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PostPosted: Sat Oct 27, 2012 1:38 am 
Ill-Fated Peasant

Joined: Mon Oct 22, 2012 11:47 pm
Posts: 9
How much work would be involved in converting the vast amount of existing DCC adventures for use with the new rules? Any recommendations on how to go about doing this?

Are there any stand-out adventures I should check out?

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PostPosted: Sat Oct 27, 2012 2:57 am 
Cold-Hearted Immortal
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Joined: Fri Jun 26, 2009 3:42 am
Posts: 2448
Location: Chicago suburbs
FLGS: Fair Game
First of all, keep in mind that while 1E and 3E have a lot of points in common, 4E is really its own beast entirely. You can take a 3E stat block and simply trim out the parts you don't need and you get a pretty decent 1E approximation, but in 4E the terminology and power scale is so different that there aren't many elements in common.

I run 1E/3E adventures in the DCC RPG without much conversion at all (other than trimming out the 3E stuff I don't need). In early playtest I used a lot of older DCC modules since we didn't have a real source of official stuff at the time.

Having said all that, an adventure is basically an adventure and clearly the text and plotline don't need to change. What you would want to do for 4E is basically throw out the monsters and redesign them in DCC. Take the "soul" of the monster and recreate it without worrying about if the new one is a true conversion, but instead give it whatever special spark made that monster unique in 4E. For example, if the adventure calls for a dragon throw out the 4E version and grab a 1E dragon instead, or simply make up a dragon using DCC rules. Don't try to fiddle with a 4E monster to somehow make it fit.

Keep in mind that balance isn't as important in the DCC RPG as it is in some other games. If a monster is too easy, throw more of them at the characters next time. If the monster is too tough, characters die or get smart and run away. Don't stress trying to "get it right" but instead have fun with it.

That's my usual plan for conversion.

Marv / Finarvyn
DCC Minister of Propaganda; Deputized 6/8/11
DCC RPG playtester 2011, C&C playtester 2003,T&T since 2003,
ADRP Since 1993, OD&D player since 1975

"The worthy GM never purposely kills players' PCs, He presents opportunities for the rash and unthinking players to do that all on their own."
-- Gary Gygax
"Don't ask me what you need to hit. Just roll the die and I will let you know!"
-- Dave Arneson

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PostPosted: Sat Oct 27, 2012 10:35 am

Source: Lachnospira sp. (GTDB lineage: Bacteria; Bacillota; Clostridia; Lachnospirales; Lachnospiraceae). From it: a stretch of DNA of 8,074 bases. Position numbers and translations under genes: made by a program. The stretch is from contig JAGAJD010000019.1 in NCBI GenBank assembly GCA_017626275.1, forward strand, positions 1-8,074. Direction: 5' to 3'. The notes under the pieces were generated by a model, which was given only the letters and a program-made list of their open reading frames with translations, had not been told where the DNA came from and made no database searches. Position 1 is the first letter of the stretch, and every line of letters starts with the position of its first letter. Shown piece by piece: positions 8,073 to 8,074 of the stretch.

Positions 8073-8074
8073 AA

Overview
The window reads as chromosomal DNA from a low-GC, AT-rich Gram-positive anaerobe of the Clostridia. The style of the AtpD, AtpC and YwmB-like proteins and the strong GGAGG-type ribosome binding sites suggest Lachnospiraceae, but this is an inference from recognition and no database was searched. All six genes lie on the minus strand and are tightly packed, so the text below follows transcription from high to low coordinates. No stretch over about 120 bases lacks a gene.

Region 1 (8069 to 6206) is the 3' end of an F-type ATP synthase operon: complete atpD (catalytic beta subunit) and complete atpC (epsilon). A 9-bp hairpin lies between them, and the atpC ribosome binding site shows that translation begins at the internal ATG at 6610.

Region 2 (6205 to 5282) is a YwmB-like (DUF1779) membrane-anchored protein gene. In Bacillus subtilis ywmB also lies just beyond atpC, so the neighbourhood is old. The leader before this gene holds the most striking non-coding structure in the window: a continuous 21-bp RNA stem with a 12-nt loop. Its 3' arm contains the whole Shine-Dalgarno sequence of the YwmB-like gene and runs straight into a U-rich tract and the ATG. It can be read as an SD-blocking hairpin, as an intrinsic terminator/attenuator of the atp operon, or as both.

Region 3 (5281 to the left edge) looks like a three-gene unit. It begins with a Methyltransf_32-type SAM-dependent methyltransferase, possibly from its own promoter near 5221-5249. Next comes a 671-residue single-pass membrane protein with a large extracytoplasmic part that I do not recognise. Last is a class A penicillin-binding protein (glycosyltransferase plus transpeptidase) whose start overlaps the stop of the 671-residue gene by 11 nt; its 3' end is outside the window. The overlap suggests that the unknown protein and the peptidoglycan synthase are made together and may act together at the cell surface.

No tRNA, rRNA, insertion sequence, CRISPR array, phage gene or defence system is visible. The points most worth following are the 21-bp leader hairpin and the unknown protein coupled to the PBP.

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Joined: Wed Mar 23, 2011 11:04 am
Posts: 768
Location: Los Angeles
I'd use the stats AS-IS. I do it all the time. Though I havent' done so with 4e stuff, the way those adventures are written, it might "feel" funny with all the compartmentalized encounters, but it could work.

The STATS between editions have become tropes, and pretty much work the same no matter what. Hitpoints are the same. AC is the same. Saves can be weird, but they're Defenses in 4e, saves in 3e, but plain old ability modifiers in 2e and earlier. It should be easy enough to convert on the fly.

Every edition's power curve increases as the edition increases. But I don't think it's a big deal that a 0e orc is weaker than a 3e orc. Just imagine that they're different orcs. It's not a big deal.

DCC RPG doesn't focus on Encounter Levels or Challenge Levels. But DCC RPG characters are so dynamically broader in power, it'd be interesting to see what happen. I don't want to get into the philosophy of encounter design between editions, but in later editions there are assumptions that encounters are "balanced", while in early editions those assumptions didn't exist, and you really had to be a good GM and leave enough clues or pull some punches early, to give the adventures an idea how powerful the encounter was going to be, so they can make an educated decision to flee or fight. DCC RPG emphasizes that style of play, which a lot of modern gamers aren't used to.

Reverend Dakota Jesus Ultimak, S.S.M.o.t.S.M.S., D.M.

(Dungeon) Master In Chief of Crawl! fanzine. -

"[...] there is no doubt that Dungeons and Dragons and its imitators are right out of the pit of hell." - William Schnoebelen, Straight talk on Dungeons & Dragons

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